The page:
Tips for a Relaxing Road Trip

AAA Mid States

The great American road trip is still one of the best ways for families to relax and reconnect with one another. This is quickly shaping up to be another busy year for family travelers, both on the roadways, as well as other popular travel destinations and attractions. To make the most of their vacations, experts recommend that families plan and research as far ahead as possible to avoid missing out on popular activities and fun.

Be prepared – For passengers, pack books, games, or music for the ride, and a pillow. Bring information on your destination to keep kids and other passengers entertained. Pack healthy snacks for kids, especially if you can’t stop for a full meal while traveling.

Safety first – Drivers should plan frequent stops, about every 100 miles or two hours, to remain alert. Make sure everyone is restrained by seat belts or a child safety seat to prevent injury in case of a sudden stop, swerve, or crash.

Pack your patience – Be prepared for busy roads and long airport security lines throughout the summer. If hitting the road during a holiday weekend, consider leaving earlier or later than the typical holiday travel times to avoid heavy traffic. The same goes for air travel and be sure to arrive at the airport at least two hours before scheduled take-off.

Be road-trip ready – Take your vehicle to a trusted repair facility to perform any needed maintenance before heading out on a road trip. In case of an emergency, always carry a flashlight, extra batteries, warning devices such as flares or reflective triangles, jumper cables, a first-aid kit, and extra water.

Do your research – To make the most of your trip, map out your route in advance. GPS and smartphone navigation apps are great for getting you from point A to B, but it’s recommended to always have a paper map and printed directions as a backup. The bladder of a child waits for no man, so keep in mind rest stops, gas stations, fast-food restaurants, or lodging while planning your route. For extra guidance, seek the advice of a knowledgeable travel agent.


7 Great Road Trip Games

During road trips, both a driver's alertness and their passengers' patience can eventually drift. Playing games alleviates boredom and can help keep the driver's brain in gear too. Most car games can be adapted to suit the age range of passengers, and some can even be played by drivers embarking on solo trips.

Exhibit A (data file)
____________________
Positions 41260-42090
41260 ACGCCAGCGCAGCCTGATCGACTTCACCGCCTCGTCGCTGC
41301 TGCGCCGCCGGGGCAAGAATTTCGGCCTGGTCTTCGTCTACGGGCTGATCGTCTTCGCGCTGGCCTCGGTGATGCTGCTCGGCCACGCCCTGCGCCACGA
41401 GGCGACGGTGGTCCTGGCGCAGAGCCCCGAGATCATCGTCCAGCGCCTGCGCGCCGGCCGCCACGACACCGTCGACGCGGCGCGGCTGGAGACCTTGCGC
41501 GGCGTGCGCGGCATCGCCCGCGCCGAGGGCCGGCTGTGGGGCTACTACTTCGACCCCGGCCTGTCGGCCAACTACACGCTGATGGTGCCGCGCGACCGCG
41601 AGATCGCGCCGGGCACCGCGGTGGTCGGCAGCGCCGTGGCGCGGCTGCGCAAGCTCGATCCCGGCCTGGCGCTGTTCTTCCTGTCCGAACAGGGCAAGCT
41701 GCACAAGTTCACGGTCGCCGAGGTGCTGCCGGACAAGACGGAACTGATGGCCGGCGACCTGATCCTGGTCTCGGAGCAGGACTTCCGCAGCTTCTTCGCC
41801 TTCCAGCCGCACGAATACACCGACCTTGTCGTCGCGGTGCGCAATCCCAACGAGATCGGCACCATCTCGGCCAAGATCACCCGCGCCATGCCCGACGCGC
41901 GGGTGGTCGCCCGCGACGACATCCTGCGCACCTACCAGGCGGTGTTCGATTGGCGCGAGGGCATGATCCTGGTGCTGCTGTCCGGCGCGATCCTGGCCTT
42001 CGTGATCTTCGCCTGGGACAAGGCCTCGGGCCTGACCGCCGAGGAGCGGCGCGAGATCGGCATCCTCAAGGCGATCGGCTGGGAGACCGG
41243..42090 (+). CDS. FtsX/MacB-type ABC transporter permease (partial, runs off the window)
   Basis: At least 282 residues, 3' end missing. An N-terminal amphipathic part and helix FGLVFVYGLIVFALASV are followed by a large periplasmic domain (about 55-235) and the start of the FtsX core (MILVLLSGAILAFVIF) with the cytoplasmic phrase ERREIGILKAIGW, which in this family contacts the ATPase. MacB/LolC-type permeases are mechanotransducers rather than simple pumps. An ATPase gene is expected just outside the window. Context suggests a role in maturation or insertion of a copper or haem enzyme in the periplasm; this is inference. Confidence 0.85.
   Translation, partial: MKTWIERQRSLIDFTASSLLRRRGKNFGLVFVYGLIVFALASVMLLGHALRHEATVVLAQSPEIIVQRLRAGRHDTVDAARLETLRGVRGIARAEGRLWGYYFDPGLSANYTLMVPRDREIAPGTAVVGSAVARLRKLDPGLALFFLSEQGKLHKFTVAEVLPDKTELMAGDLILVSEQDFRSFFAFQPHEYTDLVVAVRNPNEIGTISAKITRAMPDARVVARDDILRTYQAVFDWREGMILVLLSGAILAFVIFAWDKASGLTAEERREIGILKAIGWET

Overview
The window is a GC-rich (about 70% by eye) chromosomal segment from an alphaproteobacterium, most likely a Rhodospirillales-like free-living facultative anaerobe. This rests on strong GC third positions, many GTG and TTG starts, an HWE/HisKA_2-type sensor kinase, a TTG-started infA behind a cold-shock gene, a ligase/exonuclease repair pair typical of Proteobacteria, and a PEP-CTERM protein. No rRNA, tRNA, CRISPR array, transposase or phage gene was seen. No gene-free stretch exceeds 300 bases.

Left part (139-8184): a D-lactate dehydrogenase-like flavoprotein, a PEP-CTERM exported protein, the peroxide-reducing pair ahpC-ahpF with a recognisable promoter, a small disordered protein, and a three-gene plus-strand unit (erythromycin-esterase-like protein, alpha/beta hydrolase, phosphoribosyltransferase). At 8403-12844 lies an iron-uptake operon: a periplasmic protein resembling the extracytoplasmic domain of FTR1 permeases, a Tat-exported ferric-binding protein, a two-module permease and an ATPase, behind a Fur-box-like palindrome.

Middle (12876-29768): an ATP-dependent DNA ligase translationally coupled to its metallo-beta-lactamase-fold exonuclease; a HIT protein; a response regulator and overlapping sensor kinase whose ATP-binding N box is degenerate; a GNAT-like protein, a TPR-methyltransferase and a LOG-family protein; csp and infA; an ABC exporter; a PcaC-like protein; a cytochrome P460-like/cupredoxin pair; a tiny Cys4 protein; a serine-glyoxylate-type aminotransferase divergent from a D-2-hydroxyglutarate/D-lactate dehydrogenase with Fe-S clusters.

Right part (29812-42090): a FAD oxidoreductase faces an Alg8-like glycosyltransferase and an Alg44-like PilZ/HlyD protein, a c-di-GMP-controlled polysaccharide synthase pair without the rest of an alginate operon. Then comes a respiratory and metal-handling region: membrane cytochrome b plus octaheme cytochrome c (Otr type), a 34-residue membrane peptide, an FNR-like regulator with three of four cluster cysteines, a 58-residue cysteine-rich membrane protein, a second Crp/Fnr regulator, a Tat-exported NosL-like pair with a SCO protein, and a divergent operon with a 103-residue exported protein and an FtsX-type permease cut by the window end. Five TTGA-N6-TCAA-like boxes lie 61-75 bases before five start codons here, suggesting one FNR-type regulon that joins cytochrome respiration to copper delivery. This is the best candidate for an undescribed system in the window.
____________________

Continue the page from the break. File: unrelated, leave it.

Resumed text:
I Spy

A classic car game for kids and adults alike.

Age Range: 4+

Rules: Someone chooses an object in the car or in the distance and says..."I spy with my little eye something beginning with [insert the first letter of the word]. Players take turns to guess what's been spied and the winner gets to choose the next object.

Yellow Car

An easy-to-play game that can help keep the driver alert.

Age Range: 3+

Rules: Race to be the first person to spot any yellow cars on the road. Shout "Yellow car!". No points are collected. You are a winner or a loser for each 'spotting'. It must be a car (not a van/other). It must be agreed it is yellow (not metallic yellow ie. a variation of gold, or line, or orange).

License Plate Letters

An easy-to-play game that can help keep the driver alert.

Age Range: 7+

Rules: Try to make a word out of the last three letters of the license plate of each car you follow, keeping the letters in order. For example, SND could make "send" or "sound".

If you want to get competitive, the longest word wins!

Who Am I?

A question and answer game that gets everyone racking their brains.

Age Range: 7+

Rules: Each player is secretly assigned to a famous figure and must guess who they are, using only yes/no questions.

If you get a "Yes", you get to ask another - a "no" gives the next person a turn to ask about who they are, until the winner guesses correctly.

Counting Sheep

A counting game that might help kids nod off.

Age Range: 4+

Rules: Passengers compete to be the first to claim any sheep they spot on the journey.

Keep count and the person with the most by the end of the journey wins.

Make this game tougher by canceling out any sheep collected if you pass a traffic cone on your side of the car.


An observation game that can be played by groups or solo drivers.

Age Range: 5+

Rules: Each player races to be the first to spot something from A through to Z outside, going in alphabetical order. Each object can only be claimed once, so players have to be quick to shout out when they spot something new! 

Find It First

An observation game that can help keep kids quiet.

Age Range: 5+

Rules: Someone picks an object they might expect to see on the journey and everyone competes to be the first to find it.

It could be a model of a car, an animal, or a type of building. The person who spots it first gets a point and gets to pick the next object.

To help inspire would-be road trippers, AAA has curated more than 450 pre-planned road trips. Start your journey at Need help planning your epic summer road trip? Contact your local AAA Travel agent at 1-800-222-1469 or stop by your local AAA office.